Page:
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Gender barriers falling as

ELIZABETHTOWN - History was made Monday inside the Essex County municipal center, but few of the gathered political leaders were aware of it.

Four women were sworn into office as Essex County supervisors - and the addition of these four supervisors from Essex, Crown Point, Ticonderoga and Minerva respectively, swell the total number of female supervisors in the county to seven, an all-time high.

But progress toward gender equality is slow, even as historic gender barriers erode, advocates and academics say.

Across the state, the number of women in local elected positions still lags far behind their male counterparts.

The number of women holding local elected office is growing, but drawing even with men is not on the immediate horizon, said Dr. Dina Refki, CEO of the Center for Women in Government & Civil Society at Albany University.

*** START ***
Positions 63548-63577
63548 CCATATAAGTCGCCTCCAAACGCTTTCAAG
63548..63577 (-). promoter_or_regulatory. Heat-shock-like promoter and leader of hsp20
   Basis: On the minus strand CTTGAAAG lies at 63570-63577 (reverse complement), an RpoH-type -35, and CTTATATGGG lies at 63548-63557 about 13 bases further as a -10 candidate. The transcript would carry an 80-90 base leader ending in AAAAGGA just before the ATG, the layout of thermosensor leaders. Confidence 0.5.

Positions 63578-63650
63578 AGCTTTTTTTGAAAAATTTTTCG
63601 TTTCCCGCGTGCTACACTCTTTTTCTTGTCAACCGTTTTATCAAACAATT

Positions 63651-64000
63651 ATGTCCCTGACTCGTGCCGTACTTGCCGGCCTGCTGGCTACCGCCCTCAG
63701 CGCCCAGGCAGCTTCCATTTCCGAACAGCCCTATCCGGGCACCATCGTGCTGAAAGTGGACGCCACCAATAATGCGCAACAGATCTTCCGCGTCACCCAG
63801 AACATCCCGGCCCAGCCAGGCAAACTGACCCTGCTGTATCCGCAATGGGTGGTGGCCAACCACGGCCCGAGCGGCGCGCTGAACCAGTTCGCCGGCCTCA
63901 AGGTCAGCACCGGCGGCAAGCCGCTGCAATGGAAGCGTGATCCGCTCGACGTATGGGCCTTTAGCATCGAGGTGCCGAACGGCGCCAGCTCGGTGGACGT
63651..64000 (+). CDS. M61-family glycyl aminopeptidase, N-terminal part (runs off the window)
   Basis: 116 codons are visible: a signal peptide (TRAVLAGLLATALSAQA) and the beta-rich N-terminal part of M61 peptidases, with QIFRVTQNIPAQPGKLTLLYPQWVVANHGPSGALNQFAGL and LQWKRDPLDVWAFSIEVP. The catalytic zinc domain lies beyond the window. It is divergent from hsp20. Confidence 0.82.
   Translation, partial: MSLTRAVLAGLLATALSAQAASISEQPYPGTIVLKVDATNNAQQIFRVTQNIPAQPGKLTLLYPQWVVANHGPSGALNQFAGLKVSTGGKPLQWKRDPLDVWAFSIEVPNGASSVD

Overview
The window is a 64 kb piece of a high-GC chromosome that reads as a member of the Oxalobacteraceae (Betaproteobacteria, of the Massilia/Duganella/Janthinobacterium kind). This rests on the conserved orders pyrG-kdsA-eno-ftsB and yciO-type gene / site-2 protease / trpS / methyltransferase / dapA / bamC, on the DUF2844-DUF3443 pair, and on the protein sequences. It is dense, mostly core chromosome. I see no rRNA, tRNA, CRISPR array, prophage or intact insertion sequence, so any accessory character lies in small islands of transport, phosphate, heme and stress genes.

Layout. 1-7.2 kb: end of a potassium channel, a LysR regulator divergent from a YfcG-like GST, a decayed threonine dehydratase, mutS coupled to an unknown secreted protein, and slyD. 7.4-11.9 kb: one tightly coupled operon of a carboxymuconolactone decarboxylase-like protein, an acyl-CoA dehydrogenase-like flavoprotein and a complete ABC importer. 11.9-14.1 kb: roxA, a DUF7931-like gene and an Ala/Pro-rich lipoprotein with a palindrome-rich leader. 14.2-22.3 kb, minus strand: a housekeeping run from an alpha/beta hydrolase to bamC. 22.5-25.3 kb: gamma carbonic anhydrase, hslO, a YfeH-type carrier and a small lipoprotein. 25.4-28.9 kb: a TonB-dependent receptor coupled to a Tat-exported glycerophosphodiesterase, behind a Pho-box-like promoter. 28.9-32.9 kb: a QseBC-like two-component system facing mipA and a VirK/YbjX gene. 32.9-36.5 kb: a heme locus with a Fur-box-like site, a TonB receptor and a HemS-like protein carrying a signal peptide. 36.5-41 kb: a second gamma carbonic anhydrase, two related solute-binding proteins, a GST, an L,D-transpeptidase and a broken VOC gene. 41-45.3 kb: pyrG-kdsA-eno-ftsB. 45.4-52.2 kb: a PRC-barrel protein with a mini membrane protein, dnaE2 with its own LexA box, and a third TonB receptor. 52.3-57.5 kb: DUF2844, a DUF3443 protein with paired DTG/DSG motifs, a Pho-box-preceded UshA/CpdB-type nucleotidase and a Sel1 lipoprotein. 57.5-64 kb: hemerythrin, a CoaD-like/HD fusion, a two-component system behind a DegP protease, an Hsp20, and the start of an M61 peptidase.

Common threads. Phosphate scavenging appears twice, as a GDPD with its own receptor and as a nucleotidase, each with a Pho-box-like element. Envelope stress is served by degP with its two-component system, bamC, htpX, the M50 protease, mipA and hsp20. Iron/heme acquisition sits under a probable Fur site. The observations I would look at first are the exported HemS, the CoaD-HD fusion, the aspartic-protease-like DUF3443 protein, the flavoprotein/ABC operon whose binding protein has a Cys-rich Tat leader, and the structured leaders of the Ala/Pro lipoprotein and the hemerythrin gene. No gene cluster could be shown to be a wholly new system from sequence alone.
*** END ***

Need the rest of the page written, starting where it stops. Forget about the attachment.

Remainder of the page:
"We are seeing progress, but the it is slow and uneven, so we are still have not reached the 50 percent mark," Refki said. "Specifically in New York, we haven't yet reached the critical mass we are looking for."

She noted that at the state level, the number of women in the Senate and Assembly has slowly swelled over the last 40 years.

In 1975, only nine of the 210 total seats in the two legislative bodies were occupied by women. In 2009, this number swelled to 52, or 24.5 percent of the total legislative seats.

Two women, Republican Ida Sammis and Democrat Mary Lilly, first joined the state Assembly in 1919, a year after suffrage.

But even with the recent increase, New York ranks 24th among the states in terms of female political involvement.

Refki noted that no data that compares the rates in trends regarding women in local governments in rural and urban settings is available.

But according to Mark LaVigne of the New York State Association of Counties, women are still well behind their male counterparts when it comes to county leadership posts.

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